News out of Australia is that their government will begin to fine people who happen to visit banned hyperlinks that are part of their official, yet secret, blacklisting program.
Wikileaks has been infuriating agencies large and small by publishing copies of national Internet blacklists, giving the tech-savvy portion of the population a view into this vile, creeping practice.
Denmark and Thailand, in addition to Australia, have found their blacklists posted, much to their chagrin.
These blacklists are spun up ostensibly to clamp down on links involving illegal activity, such as child pornography. Once exposed to the bright light of day, the fallacy of these pronouncements becomes clear, as the breadth of censorship becomes clear. Sites involving gambling, sex, violence, drug use, crime, and cruelty also fall into the filter, and in some cases, websites that contain content critical of government agencies or political policies also get added to the list. That's a slippery slope, as history has demonstrated.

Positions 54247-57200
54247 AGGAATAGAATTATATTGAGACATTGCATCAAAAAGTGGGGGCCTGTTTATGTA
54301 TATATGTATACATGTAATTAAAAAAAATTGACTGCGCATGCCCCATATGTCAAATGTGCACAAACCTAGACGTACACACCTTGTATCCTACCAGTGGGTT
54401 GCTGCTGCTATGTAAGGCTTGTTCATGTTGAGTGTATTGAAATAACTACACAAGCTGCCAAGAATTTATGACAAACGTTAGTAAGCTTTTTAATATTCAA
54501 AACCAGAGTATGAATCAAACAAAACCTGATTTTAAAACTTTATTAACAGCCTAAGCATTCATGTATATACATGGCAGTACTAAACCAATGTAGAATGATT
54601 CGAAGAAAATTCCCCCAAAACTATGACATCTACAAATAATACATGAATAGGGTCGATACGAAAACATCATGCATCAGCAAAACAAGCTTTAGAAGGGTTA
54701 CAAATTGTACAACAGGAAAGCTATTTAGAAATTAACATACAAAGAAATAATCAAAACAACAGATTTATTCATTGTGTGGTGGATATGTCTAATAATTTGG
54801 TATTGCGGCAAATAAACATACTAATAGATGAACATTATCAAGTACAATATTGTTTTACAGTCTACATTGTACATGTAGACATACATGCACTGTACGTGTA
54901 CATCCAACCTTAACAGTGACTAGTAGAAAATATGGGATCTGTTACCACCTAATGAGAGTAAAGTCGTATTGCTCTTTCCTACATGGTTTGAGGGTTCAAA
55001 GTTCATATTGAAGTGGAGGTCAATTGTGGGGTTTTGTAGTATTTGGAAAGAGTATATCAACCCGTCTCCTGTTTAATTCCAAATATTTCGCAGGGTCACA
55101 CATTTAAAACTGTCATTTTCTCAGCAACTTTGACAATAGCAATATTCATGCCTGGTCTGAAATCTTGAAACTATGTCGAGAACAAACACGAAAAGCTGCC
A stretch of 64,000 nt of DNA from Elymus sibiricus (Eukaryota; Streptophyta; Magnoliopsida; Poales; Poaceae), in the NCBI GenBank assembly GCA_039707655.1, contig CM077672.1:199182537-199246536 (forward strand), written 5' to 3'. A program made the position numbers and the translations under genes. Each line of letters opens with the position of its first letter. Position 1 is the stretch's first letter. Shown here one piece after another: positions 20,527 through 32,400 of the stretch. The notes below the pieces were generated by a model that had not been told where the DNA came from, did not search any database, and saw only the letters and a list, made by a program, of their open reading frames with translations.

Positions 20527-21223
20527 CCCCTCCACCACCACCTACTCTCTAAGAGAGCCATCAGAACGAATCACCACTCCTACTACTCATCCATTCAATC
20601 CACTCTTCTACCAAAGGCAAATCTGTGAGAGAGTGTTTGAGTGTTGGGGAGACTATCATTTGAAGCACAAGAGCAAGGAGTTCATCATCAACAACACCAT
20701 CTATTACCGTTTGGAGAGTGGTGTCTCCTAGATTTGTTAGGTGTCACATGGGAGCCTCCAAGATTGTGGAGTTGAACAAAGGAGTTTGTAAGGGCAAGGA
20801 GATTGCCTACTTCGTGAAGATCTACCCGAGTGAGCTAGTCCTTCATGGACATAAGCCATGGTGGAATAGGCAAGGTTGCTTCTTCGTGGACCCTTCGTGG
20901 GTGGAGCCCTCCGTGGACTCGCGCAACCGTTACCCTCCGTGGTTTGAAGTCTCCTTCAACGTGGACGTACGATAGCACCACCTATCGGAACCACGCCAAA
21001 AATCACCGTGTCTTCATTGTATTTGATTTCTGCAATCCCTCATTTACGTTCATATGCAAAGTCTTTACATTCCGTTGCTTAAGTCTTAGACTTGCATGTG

It's a disturbing trend. We're seeing both private and government censorship of Internet sites, coupled with warrant-less government monitoring and deep packet inspection of worldwide traffic.
Reporters Without Borders has accused 12 countries of internet censorship, as reported by the Voice of America site:
The nations cited were China, Burma, North Korea, Vietnam, Egypt, Iran, Syria, Saudi Arabia, Turkmenistan, Uzbekistan, Cuba and Tunisia.
The report alleged these countries not only restrict access to Web sites, but also persecute some computer users for what they post online.
Throughout history, citizens have always had more to fear from an oppressive, unchecked government than they have from nefarious characters among us. The question remains: Why do we allow this to happen repeatedly?